Young optimistic over new Touchstone wells

The content originally appeared on: Trinidad and Tobago Newsday

Energy Minister Stuart Young.

ENERGY Minister Stuart Young has expressed optimism over two new wells being drilled onshore in the Ortoire Licence area by an independent Canadian company, Touchstone Exploration.

These are the Coho and Cascadura wells.

In a tweet on Wednesday, Young said, “Looking forward to good news from @TouchstoneExp in the not too distant future on its onshore first gas production (Coho) and pushing for more to come by year end. Met with (Touchstone president) Paul Baay and @MoonXav (exploration manager Xavier Moonan) this morning as we continue to work to increase production in TT.”

A ministry statement said in Young’s continuing engagements with key energy stakeholders, he had Baay at the ministry.

“The discussions focused on Touchstone’s work programme and specifically the Coho and Cascadura wells. The parties also discussed potential future exploration and production.”

He said Coho and Cascadura wells are conventional gas developments onshore in Trinidad and Tobago and both in block Ortoire.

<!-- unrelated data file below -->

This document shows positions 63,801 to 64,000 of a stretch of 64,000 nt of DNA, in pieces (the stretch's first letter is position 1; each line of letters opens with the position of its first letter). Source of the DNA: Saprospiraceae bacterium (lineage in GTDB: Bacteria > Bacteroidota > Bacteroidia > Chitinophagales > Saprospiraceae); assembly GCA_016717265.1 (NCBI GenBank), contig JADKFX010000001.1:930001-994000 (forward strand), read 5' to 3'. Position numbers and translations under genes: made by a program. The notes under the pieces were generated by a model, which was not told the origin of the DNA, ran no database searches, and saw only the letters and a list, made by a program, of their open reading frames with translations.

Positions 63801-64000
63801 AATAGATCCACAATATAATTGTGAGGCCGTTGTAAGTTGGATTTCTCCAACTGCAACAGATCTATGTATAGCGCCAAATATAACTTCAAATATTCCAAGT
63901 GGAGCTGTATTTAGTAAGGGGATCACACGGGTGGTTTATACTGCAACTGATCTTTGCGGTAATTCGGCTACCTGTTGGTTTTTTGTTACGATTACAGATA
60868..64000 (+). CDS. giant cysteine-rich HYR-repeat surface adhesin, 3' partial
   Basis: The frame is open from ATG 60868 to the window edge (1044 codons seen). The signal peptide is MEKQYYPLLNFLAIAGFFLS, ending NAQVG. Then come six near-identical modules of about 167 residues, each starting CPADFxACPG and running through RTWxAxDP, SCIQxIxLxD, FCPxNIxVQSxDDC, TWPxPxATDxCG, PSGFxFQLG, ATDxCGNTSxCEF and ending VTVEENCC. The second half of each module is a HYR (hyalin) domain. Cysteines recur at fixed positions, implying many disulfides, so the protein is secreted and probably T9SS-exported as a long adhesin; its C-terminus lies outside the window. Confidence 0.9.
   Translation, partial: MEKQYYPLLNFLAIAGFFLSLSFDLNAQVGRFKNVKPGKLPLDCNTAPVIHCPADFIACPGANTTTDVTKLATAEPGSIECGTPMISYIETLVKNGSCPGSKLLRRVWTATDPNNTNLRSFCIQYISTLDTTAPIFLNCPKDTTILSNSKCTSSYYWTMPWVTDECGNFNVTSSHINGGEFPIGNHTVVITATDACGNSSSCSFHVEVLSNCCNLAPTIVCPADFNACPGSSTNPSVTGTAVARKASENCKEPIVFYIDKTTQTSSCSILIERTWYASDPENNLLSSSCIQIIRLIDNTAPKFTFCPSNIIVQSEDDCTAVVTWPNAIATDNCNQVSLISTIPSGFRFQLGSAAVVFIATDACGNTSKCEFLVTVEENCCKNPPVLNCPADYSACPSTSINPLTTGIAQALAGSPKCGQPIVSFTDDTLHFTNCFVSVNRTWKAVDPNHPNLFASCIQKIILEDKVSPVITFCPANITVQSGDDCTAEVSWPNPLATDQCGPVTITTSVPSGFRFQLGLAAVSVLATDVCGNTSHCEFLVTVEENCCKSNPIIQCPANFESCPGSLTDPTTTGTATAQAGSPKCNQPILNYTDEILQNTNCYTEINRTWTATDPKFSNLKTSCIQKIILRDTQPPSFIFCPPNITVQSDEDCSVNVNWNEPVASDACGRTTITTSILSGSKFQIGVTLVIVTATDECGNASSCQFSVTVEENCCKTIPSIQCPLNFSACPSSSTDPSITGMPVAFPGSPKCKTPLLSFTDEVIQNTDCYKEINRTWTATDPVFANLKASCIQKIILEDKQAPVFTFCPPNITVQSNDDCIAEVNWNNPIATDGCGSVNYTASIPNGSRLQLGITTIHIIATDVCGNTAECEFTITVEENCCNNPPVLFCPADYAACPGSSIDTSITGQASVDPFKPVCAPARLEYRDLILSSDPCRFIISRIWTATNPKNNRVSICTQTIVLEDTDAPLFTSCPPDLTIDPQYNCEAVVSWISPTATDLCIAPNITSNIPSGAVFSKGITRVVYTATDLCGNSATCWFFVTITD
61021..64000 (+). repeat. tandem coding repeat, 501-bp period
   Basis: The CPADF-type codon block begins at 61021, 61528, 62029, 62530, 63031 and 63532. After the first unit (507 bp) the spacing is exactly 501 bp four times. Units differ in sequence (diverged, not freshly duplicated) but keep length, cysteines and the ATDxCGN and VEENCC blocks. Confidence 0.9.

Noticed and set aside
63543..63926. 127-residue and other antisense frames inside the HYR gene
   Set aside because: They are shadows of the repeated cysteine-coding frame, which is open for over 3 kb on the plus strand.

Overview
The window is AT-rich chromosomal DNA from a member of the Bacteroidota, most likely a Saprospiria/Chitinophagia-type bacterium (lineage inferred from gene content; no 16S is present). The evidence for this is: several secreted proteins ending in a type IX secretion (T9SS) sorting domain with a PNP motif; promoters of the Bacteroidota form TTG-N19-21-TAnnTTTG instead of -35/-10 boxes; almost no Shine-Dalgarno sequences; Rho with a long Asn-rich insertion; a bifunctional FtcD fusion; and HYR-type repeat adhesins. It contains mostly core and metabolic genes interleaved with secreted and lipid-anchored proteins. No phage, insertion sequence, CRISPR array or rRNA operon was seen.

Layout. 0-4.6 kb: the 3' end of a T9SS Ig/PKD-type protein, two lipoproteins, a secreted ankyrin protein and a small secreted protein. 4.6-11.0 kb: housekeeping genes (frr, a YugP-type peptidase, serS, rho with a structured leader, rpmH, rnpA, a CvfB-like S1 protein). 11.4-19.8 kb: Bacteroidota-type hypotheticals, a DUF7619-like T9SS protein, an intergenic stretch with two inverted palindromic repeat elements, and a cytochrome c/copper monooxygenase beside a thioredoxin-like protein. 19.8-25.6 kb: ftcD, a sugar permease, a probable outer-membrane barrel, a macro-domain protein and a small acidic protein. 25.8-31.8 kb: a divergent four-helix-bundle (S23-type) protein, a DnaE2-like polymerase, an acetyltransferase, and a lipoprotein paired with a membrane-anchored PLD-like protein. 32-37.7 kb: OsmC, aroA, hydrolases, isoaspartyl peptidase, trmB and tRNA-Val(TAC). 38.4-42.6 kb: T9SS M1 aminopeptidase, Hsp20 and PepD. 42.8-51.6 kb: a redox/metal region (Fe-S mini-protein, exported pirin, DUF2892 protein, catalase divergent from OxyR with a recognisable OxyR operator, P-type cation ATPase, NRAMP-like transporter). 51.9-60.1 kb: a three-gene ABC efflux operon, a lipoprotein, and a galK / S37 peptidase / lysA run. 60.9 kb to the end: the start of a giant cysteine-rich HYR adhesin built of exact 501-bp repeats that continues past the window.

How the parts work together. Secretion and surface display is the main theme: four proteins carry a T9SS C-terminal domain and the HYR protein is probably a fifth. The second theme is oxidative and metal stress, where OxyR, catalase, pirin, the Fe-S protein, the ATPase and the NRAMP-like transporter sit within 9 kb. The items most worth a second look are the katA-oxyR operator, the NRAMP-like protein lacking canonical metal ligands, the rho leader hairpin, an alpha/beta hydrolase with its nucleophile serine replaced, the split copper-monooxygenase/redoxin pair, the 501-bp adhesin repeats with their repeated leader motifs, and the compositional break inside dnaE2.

“Paul Baay estimates that both blocks will flow both liquids and gas for many years to come and provided details as to planned future drillings.”

Young was pleased with the updates and expressed the continued willingness of the Government to work with Touchstone.

The Touchstone Facebook page displayed an article on the website proactiveinvestor.co.uk, dated last Monday. This reported Baay’s pleasure that the Environmental Impact Assessment (EIA) at its Cascadura well has been completed. He was quoted as saying the impact of this news will be “huge” going forward and he was very optimistic that now good relations have been established with the Environmental Management Authority, the way has been paved for “the next ten years.”

The same website cited him as reporting “good headway” on the Coho asset.

It said, “Coho will be the first new onshore natural gas project to come onstream in in TT for 20 years. In that context, a short delay shouldn’t mean very much. Nevertheless, Baay explains that the biggest challenge has been that three different parties are tied into the project and redesign changes pushed the project back by a month.”

The article said while Baay admitted to being downbeat about timelines, he reiterated: “We are making progress.”